Published 17 September 2018, The Daily Tribune

Do you know that deposit accounts and intellectual property rights may now be used as collateral in securing loan obligations?

At present, banks and other financial institutions prefer traditional collateral such as realty and other immovable property making it difficult for small entrepreneurs to obtain loans.

To boost access to credit, especially of micro, small, and medium enterprises (“MSMEs”), farmers and fisherfolk, Republic Act No. 11057 (“R.A. 11057”), otherwise known as the Personal Property Security Act, was signed into law last 17 August 2018. It strengthened the secured transactions legal framework in the Philippines and provided for the creation, perfection, determination of priority, and enforcement of security interests in personal property. R.A. 11057 also pursued the design, establishment, and operation of a unified, centralized, online notice-based national collateral registry that will be lodged in Land Registration Authority (“LRA”) to reduce the risks involved in accepting movable collaterals.

Under R.A. 11057, movable collaterals now include, among others: deposit accounts, accounts receivable, negotiable instruments, security certificate or electronic securities, inventory, equipment, consumer goods, livestock and other agricultural products, vehicles, and even intellectual property rights.

Before, a future property cannot be pledged or mortgaged since a party cannot legally pledge or mortgage property he does not own. Under the present law, the security agreement can now provide for the creation of security interest in a future property, subject however to the creation of security interest when the borrower acquires rights in it or the power to encumber it.

Essentially, R.A. 10157 covers all transactions of any form that secure an obligation with movable collateral, except interests in aircrafts which will be subject to Republic Act No. 9497, or the “Civil Aviation Authority Act of 2008”, and interests in ships subject to Presidential Decree No. 1521, or the “Ship Mortgage Decree of 1978”.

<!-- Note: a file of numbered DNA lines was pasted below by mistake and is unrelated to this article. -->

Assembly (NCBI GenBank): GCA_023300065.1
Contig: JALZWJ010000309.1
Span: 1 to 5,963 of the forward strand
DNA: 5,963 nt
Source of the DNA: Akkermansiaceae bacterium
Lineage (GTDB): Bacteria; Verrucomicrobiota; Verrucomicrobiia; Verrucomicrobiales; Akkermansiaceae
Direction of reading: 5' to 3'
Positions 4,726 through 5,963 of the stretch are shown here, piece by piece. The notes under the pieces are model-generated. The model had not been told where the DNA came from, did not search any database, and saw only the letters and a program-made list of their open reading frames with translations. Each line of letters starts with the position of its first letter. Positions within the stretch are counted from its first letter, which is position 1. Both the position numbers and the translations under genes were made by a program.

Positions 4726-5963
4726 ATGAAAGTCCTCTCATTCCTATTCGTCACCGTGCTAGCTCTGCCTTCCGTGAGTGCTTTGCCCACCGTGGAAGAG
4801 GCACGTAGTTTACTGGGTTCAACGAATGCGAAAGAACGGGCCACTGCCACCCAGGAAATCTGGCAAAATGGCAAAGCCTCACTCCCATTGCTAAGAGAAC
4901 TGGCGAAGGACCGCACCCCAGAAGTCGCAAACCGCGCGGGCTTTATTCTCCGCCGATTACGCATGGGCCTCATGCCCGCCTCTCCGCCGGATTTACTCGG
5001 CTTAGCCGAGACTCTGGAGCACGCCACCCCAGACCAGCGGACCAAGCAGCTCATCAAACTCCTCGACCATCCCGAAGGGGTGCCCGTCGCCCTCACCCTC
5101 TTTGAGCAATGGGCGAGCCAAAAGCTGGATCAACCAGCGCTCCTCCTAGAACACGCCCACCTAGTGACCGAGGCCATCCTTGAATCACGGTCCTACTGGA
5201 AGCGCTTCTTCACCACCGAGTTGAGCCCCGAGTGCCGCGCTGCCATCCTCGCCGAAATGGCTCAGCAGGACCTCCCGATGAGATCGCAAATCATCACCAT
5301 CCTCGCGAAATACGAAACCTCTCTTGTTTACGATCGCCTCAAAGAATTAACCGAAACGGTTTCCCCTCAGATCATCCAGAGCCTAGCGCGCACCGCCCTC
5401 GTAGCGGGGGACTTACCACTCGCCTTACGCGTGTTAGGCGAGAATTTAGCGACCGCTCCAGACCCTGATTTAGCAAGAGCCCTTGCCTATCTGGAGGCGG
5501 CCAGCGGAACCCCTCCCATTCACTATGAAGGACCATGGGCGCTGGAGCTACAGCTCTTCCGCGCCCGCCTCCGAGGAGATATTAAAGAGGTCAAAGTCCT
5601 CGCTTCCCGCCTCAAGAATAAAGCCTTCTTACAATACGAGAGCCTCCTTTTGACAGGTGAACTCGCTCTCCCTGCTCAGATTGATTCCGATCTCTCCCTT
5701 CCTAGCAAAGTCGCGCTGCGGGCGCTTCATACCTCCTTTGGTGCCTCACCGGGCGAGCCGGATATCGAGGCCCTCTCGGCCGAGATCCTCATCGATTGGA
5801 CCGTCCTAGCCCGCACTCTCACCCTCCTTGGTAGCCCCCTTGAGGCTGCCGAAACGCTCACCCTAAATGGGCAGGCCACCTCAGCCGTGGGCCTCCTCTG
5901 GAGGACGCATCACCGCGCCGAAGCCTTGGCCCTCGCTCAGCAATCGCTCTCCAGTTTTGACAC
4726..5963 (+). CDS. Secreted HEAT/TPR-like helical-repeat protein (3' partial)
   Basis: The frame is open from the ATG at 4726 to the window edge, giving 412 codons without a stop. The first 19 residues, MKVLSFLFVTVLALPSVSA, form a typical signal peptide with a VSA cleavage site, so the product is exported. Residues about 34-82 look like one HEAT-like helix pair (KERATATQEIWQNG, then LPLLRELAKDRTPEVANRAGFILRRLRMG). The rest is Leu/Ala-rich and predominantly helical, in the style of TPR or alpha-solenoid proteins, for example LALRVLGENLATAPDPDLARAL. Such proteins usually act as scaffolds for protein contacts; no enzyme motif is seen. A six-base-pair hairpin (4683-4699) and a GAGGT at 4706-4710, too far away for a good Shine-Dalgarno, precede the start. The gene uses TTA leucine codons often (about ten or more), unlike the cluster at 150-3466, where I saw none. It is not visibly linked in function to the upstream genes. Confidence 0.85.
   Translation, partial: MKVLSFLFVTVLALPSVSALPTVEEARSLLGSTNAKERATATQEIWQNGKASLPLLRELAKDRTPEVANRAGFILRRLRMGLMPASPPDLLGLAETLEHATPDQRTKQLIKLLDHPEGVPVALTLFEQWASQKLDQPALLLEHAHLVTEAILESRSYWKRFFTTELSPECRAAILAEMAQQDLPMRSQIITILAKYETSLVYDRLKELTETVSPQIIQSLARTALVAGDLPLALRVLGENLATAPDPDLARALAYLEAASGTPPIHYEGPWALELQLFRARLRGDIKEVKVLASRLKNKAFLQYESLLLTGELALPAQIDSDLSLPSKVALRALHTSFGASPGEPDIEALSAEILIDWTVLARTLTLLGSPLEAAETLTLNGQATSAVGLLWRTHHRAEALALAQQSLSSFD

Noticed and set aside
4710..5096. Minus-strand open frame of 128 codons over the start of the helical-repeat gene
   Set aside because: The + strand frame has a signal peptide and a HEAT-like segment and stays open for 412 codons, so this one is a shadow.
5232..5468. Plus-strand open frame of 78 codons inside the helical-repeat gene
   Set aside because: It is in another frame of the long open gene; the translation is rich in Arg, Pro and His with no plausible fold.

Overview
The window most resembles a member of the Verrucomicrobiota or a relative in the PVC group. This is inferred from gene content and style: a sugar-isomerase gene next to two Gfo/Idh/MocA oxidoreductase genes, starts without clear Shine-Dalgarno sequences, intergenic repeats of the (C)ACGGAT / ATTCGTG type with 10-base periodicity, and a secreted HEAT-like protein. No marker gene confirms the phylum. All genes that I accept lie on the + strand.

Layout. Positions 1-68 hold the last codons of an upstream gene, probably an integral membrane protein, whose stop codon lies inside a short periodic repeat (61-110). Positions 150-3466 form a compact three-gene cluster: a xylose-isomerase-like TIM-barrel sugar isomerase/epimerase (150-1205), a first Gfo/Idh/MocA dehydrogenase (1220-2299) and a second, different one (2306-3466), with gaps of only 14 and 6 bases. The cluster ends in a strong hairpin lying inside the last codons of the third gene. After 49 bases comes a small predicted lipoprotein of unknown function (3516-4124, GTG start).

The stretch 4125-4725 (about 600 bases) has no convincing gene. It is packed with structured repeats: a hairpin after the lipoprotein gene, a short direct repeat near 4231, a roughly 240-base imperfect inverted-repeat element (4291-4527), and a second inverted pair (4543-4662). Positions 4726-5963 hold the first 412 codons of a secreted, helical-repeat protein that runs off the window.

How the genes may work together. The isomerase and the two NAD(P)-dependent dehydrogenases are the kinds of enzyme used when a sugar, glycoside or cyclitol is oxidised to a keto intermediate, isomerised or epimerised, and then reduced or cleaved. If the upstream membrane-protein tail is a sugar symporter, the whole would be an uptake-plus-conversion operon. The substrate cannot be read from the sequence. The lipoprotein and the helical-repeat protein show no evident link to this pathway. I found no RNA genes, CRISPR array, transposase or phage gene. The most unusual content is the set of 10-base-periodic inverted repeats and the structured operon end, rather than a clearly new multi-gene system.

Prior to R.A 11057, pledge or mortgage of a movable collateral would differ in formalities as to creation, perfection/registration, and enforcement. In pledge, delivery of the thing pledged is necessary for its validity while in mortgage, delivery is not necessary. In pledge, the agreement must be in a public instrument containing the description of the thing pledged and the date thereof to bind third persons; in mortgage, registration where the property is situated is necessary to bind third persons. Now, rules on formalities as to creation, perfection/registration, and enforcement have been simplified and harmonized. A signed written contract is enough to create a security interest. Perfection of such security interest may be by registration of a notice with the registry, possession of the collateral by the secured creditor, or control of investment property and deposit account. Also, a set of priority rules had been provided for to determine the priority of interests and liens in the same collateral. More importantly,  the long-standing distinction between a pledge and chattel mortgage on the right of the lender to recover deficiency has been removed. Under the old law, the mortgagor is liable to the mortgagee if the proceeds of the foreclosure sale are not enough to satisfy the loan. Conversely, the foreclosure of the pledge completely extinguishes the loan obligation and any stipulation allowing the pledgee to recover any deficiency is null and void. Under the new law, the secured creditor, whether a mortgagee or pledgee, shall account to the grantor for any surplus, and, unless otherwise agreed, the debtor is liable for any deficiency.

In view of the foregoing, it bears stressing that the following laws, decrees, and issuances and portions thereof which are inconsistent with the provisions of R.A. 11057, had been repealed, amended, and modified accordingly:

  • Sections 1 to 6 The Chattel Mortgage Law;
  • Articles 2085-2123, 2127, 2140-2141, 2243, and 2246-2247 of the Civil Code of the Philippines;
  • Section 13 of the Financing Company Act of 1998;
  • Sections 10, 114-116 of the Property Registration Decree; and
  • Section 5(e) of the Land Transportation and Traffic Code.

Note, however, that notwithstanding the entry into force of R.A. 11057, the implementation thereof shall be conditioned upon the Registry in the LRA being established and operational. The implementing rules and regulations for the effective implementation of the statute will still be promulgated by the Department of Finance (“DOF”) in coordination with the Department of Justice (“DOJ”) within six (6) months from its passage. Additional articles will be written on this new law once the implementing regulations are in place.

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